This guide explores how to discuss God with children; it relates theological concepts to the natural world, human relationships and other parts of a child’s world. It was first published in Creative Jewish Education (editors Rabbis Jeffrey Schein and Jacob Staub); it was later reprinted in The Reconstructionist (1986).
Harold Kushner has demonstrated his customary wisdom and insight in “The Idea of God in the Jewish Classroom.”* Especially valuable are his urgings that we introduce God to our children through their own experiences and feelings and that we do so in a manner calculated to augment rather than jeopardize their self-esteem. My hope here is to make his thesis more immediately usable for parents and teachers by adding specific routings to his general map.
God, of necessity, is an abstraction. Little children are capable of understanding only concretes. As they grow older, how do we help them to move gradually beyond the concrete to the abstract?
Take, for example, the concept of orange as a color. No realistic pedagogue would commence by suggesting to a very young child that orange is a combination of yellow and red. First, the child must become acquainted with oranges as pieces of fruit. Through a series of concrete experiences with specific oranges – seeing them, feeling them, smelling them, tasting them – the word orange comes to evoke a concrete image in the child’s mind. Only later does the same word, orange, acquire meaning as a color, related in fascinating ways to other colors and shades.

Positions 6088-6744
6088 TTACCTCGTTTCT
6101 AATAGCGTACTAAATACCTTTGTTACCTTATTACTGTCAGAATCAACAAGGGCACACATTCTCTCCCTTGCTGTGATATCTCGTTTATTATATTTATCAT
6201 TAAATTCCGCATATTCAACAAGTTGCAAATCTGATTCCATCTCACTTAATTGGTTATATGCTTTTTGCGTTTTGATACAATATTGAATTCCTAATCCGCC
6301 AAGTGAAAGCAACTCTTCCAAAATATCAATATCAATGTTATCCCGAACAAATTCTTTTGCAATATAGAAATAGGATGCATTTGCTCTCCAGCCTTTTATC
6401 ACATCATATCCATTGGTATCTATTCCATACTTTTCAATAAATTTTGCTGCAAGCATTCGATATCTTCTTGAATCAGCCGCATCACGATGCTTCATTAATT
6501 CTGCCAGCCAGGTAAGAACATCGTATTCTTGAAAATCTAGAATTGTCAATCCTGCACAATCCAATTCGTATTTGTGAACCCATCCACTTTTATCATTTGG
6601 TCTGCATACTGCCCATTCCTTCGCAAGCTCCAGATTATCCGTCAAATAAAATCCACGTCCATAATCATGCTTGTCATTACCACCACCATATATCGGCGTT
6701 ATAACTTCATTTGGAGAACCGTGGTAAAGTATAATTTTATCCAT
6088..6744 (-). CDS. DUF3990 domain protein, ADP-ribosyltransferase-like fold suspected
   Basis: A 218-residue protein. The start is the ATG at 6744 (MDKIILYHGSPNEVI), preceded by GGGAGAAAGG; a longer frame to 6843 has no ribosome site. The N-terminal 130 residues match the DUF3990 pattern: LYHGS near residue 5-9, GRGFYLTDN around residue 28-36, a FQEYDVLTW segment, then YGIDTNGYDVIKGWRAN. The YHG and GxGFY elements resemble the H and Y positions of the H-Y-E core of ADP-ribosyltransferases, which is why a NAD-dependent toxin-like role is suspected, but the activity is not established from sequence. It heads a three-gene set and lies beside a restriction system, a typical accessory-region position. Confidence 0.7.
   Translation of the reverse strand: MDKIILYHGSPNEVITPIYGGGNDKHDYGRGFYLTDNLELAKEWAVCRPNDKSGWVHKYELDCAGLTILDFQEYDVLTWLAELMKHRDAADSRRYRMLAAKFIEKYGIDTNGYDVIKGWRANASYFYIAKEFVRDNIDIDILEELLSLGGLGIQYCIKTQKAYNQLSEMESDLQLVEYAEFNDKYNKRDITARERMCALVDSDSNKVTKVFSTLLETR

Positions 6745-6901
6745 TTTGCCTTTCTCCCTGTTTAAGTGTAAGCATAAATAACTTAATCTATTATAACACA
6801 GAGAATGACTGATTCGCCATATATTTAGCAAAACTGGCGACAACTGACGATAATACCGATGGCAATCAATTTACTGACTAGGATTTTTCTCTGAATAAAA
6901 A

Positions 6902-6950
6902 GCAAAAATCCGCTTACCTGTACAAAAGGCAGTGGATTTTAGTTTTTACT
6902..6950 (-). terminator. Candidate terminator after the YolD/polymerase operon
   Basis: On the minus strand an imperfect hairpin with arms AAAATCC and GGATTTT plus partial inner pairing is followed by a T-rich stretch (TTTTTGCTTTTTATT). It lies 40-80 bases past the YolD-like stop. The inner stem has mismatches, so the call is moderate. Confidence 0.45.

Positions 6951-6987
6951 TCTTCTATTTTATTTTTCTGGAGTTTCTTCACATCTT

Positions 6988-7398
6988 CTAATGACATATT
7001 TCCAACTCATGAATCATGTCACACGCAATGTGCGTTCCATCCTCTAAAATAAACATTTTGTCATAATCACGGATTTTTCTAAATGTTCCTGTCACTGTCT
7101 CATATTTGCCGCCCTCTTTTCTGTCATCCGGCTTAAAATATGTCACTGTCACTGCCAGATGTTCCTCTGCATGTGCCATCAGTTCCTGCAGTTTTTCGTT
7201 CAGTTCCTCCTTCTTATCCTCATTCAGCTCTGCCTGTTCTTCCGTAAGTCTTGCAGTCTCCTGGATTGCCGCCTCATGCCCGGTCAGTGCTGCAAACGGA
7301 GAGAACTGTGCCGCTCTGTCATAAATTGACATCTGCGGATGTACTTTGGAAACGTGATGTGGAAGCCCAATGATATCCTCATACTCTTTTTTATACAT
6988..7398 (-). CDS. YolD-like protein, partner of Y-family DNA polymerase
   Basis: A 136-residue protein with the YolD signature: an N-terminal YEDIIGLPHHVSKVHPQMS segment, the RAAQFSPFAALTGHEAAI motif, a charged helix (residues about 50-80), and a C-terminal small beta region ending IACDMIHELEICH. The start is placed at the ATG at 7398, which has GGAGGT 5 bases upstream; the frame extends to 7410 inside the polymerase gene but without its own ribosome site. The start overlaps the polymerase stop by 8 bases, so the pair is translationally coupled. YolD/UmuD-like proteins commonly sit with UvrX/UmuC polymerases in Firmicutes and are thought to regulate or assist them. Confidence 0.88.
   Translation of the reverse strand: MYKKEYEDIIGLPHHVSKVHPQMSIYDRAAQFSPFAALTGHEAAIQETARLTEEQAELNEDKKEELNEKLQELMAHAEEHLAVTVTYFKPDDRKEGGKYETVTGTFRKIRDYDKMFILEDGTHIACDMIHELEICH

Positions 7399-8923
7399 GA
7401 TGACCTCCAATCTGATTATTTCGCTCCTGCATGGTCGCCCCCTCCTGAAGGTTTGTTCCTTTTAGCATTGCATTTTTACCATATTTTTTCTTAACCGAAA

Why should our teaching of God be different? The task, to be sure, will be more difficult, because there is no concrete reality with which to commence. Yet our pedagogic method must be the same. As Rabbi Kushner shows so convincingly, we must begin with concrete experience, only later moving on to the realm of abstraction. If I had my way – which means to say, if the Bible, the siddur, and a host of intrusions from the larger world did not interfere – I would not even use the word God until my students had acquired a storehouse of experiential raw materials and attitudes which that word represents.
Theodore Herzl, not generally cited for his theological views, once referred to the word God as ”’that wonderful old abbreviation.” That’s exactly what the word is: an emotionally rich symbol for a whole complex of convictions and values which can result only from concrete experience.
The Raw Materials
What, then, are the raw materials our children need in order ultimately to achieve a mature understanding of God?
- An appreciation of beauty and order in nature.
- A sense of wonder, mystery, and awe toward the world and human life.
- Confidence and trust in the universe.
- The experience of friendship and love.
- An understanding of and a feeling for the relationship of human beings to the rest of nature, especially to other forms of life.
- A perception of our own and others’ ethical capacities.
How can we successfully teach these ingredients to our children? The first two are easiest. A walk trough a park or the woods – especially in autumn or spring – is the perfect setting. Who painted the leaves with such spectacular beauty? Did you? Did I? Did an artist? Free responses to such questions will lead to the conclusion that there seems to be something within the trees themselves, within nature at large, that causes the colors of leaves to change. (Avoid using the word God too quickly if you can, but don’t ignore it if it is used by a child.)